Doe v. Chao, 540 U.S. 614 (2004)

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certiorari to the united states court of appeals for the fourth circuit

No. 02-1377. Argued December 3, 2003—Decided February 24, 2004

After petitioner Doe filed a black lung benefits claim with the Department of Labor, the agency used his Social Security number to identify his claim on official agency documents, including a multicaptioned hearing notice that was sent to a group of claimants, their employers, and lawyers. Doe and other black lung claimants sued the Department, claiming that such disclosures violated the Privacy Act of 1974. The Government stipulated to an order prohibiting future publication of Social Security numbers on multicaptioned hearing notices, and the parties moved for summary judgment. The District Court entered judgment against all plaintiffs but Doe, finding that they had raised no issues of cognizable harm. However, the court accepted Doe's uncontroverted testimony about his distress on learning of the improper disclosure, granted him summary judgment, and awarded him $1,000, the minimum statutory damages award under 5 U. S. C. 552a(g)(4). The Fourth Circuit reversed on Doe's claim, holding that the $1,000 minimum is available only to plaintiffs who suffer actual damages, and that Doe had not raised a triable issue of fact about such damages, having submitted no corroboration for his emotional distress claim.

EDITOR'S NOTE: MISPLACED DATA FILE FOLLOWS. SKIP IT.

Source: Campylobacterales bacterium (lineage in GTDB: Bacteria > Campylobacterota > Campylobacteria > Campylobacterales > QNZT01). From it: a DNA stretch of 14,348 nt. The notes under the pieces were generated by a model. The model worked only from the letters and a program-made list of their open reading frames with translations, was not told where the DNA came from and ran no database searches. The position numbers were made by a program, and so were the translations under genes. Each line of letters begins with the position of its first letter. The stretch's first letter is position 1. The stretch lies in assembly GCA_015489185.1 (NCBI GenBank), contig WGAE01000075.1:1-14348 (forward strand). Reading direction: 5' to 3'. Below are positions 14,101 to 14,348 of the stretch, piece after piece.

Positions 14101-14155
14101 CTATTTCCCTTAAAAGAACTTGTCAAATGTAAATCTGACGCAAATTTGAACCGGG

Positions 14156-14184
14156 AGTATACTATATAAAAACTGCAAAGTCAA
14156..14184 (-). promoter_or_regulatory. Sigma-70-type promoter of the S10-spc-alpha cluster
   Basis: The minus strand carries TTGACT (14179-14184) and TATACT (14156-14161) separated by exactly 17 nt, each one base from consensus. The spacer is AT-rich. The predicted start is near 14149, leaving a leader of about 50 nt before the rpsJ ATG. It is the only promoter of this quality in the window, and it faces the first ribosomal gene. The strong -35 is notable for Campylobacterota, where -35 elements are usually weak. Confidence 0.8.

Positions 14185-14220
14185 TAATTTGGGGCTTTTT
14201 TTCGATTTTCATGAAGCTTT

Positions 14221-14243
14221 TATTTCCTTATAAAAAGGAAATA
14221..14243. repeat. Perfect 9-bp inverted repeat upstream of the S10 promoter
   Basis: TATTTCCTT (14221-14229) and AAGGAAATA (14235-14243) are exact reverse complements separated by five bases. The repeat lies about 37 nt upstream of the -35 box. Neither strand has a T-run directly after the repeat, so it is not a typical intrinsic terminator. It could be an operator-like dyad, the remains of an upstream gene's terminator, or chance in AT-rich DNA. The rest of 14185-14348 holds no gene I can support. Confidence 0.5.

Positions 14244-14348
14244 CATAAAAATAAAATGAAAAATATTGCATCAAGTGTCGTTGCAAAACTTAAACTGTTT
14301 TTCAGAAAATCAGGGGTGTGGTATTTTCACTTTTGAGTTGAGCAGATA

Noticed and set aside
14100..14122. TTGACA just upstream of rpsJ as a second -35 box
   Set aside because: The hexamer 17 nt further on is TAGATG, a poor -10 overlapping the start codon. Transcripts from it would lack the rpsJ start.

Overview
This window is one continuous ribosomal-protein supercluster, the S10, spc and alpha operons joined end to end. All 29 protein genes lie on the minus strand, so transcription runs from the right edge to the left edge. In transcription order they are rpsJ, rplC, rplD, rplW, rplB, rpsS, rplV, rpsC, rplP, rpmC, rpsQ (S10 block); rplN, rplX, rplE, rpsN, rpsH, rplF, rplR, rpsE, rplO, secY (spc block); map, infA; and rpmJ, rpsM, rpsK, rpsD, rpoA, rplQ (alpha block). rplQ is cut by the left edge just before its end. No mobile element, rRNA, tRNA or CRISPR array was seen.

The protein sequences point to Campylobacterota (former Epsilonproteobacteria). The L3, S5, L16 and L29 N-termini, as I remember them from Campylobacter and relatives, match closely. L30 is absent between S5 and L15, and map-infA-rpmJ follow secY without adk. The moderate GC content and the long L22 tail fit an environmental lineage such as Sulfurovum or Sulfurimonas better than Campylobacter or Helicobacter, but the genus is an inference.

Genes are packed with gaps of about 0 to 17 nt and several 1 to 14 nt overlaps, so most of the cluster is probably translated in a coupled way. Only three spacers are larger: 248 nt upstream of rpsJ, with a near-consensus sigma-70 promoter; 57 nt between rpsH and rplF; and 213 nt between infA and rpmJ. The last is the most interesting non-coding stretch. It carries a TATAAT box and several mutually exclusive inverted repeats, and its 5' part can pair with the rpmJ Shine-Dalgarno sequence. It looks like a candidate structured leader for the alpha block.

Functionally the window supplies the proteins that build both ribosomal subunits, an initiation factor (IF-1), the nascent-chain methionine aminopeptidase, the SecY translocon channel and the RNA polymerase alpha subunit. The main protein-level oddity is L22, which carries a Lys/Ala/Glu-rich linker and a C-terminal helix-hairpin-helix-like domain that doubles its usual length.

Held: Plaintiffs must prove some actual damages to qualify for the minimum statutory award. Pp. 618-627. (a) The Privacy Act gives agencies detailed instructions for managing their records and provides various sorts of civil relief to persons aggrieved by the Government's failure to comply with the Act's requirements. Doe's claim falls within a catchall category for someone who suffers an "adverse effect" from a failure not otherwise specified in the remedial section of the Act. 552a(g)(1)(D). If a court determines in a subsection (g)(1)(D) suit that the agency acted in an "intentional or willful" manner, the Government is liable for "actual damages sustained by the individual . . . , but in no case shall a person entitled to recovery receive less than . . . $1,000." 552a(g)(4)(A). Pp. 618-619. (b) A straightforward textual analysis supports the Government's position that the minimum guarantee goes only to victims who prove some actual damages. By the time the statute guarantees the $1,000 minimum, it not only has confined eligibility to victims of adverse effects caused by intentional or willful actions, but has provided expressly for

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